It’s insane how many subplots and seemingly excess characters there are, like Dennis Haysbert’s bitter ex-con, who would likely have gotten edited out of anyone else’s version of the film. Heat has an enormous cast, and seemingly each character has a separate subplot, but the film weirdly never feels overcrowded. That’s in part because Mann takes his time and makes Heat a mood piece, a character study, and a dark valentine to Los Angeles as much as it is the action-adventure promised. In other words, it’s a Michael Mann movie; that possessive credit at the end has seldom felt as justly deserved. Did you find the film a little overstuffed? Was there anything you thought could have been excised in the name of time, pacing, or economy? Did anything about the film not work for you?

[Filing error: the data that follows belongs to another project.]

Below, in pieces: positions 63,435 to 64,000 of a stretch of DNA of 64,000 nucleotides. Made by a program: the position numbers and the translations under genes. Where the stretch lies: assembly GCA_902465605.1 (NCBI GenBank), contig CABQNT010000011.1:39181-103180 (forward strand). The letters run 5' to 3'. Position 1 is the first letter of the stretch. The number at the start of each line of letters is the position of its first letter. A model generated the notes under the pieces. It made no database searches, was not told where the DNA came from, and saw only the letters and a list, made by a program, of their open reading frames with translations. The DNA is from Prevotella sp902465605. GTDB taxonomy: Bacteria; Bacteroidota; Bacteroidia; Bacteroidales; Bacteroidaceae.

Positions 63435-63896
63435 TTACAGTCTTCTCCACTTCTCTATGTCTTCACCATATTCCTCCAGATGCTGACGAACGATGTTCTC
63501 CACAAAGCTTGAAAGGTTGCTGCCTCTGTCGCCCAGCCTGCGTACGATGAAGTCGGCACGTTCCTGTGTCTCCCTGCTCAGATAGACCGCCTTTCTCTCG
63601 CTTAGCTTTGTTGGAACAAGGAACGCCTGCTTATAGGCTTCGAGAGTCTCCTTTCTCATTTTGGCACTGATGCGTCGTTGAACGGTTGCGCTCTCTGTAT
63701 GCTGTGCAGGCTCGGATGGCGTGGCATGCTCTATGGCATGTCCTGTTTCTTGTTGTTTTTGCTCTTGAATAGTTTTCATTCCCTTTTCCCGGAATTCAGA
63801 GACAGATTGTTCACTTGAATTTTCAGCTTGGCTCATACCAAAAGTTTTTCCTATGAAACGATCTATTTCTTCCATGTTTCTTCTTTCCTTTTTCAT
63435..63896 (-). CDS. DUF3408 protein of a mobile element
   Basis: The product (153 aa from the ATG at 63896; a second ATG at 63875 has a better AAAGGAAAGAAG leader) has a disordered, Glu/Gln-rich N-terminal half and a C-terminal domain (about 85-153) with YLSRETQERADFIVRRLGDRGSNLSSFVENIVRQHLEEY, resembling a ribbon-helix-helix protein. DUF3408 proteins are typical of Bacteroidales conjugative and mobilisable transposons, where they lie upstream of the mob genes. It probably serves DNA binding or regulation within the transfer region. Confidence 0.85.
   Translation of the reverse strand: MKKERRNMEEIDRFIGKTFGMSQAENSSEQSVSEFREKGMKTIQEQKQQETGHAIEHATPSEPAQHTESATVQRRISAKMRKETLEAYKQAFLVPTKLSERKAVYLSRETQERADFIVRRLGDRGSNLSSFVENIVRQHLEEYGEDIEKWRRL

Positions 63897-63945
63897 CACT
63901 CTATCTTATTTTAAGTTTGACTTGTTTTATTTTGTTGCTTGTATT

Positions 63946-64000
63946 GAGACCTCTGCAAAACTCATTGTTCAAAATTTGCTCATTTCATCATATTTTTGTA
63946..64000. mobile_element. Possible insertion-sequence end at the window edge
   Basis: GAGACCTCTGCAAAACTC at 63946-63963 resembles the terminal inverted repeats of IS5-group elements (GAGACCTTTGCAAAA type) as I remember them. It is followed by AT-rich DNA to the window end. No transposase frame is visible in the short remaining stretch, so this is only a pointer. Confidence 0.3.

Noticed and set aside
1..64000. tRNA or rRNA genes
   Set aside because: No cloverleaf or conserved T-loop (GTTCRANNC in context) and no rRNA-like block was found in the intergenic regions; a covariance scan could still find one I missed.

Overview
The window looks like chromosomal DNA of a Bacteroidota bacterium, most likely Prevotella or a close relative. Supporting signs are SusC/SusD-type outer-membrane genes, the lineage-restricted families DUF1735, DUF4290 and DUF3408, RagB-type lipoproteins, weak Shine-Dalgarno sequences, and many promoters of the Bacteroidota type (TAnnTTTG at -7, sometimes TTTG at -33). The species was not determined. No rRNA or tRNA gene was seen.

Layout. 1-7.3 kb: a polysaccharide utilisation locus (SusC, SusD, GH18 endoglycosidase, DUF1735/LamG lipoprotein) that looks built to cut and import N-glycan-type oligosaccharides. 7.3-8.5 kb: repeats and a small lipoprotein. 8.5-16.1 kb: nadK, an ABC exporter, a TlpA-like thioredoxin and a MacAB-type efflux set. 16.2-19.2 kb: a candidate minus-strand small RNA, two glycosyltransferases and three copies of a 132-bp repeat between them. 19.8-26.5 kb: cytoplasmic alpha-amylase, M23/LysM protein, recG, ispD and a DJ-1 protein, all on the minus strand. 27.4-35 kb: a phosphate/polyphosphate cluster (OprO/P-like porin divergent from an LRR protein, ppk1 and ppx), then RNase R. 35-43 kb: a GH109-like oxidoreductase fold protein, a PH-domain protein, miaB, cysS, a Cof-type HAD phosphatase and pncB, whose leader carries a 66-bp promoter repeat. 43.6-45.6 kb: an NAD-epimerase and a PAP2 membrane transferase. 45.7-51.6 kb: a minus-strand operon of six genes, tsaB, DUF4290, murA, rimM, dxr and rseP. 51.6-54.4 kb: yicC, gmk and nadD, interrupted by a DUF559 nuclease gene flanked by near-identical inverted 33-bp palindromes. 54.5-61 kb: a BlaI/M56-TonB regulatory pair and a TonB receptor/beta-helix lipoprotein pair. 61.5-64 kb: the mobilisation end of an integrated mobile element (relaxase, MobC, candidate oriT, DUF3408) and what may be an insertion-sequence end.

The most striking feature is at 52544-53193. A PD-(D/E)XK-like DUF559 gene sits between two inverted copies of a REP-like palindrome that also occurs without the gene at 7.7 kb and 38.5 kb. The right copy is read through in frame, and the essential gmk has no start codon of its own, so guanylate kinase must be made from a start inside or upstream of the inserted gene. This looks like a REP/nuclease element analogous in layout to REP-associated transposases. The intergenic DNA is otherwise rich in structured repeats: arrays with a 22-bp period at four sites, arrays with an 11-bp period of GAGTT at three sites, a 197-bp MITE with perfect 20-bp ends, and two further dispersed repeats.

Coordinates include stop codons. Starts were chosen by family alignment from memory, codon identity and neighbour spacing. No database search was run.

Matthew: I’m glad you brought up the cast. Bud Cort was the biggest surprise for me, but as you say, there are so many great actors in small roles it’s almost unfair. Bonnie Timmermann was the casting director, and she has a remarkable talent for putting together murderer’s-row ensembles, for good films (Glengarry Glen Ross) and not-so-good films (Armageddon). But Heat shows there’s more to making that kind of cast work than just getting recognizable faces. Everyone here suits their role, even Tone Loc. In an interview on the Blu-ray, Amy Brenneman says she didn’t want to be in the movie at all, which was exactly why she was perfect. She met with Michael Mann and told him she found all of the characters in the screenplay despicable and wanted no part of it, at which point he insisted she take the part because he wanted her character to have the same attitude. As for Pacino’s very Pacino performance, the Blu-ray again informs me that he and Mann decided part of his character’s backstory was a barely-under-control cocaine habit, which explains the verbal explosions and the TMJ-style jaw-chomping. (Imagine a time when a director could tell Al Pacino he wanted a more coked-out performance.)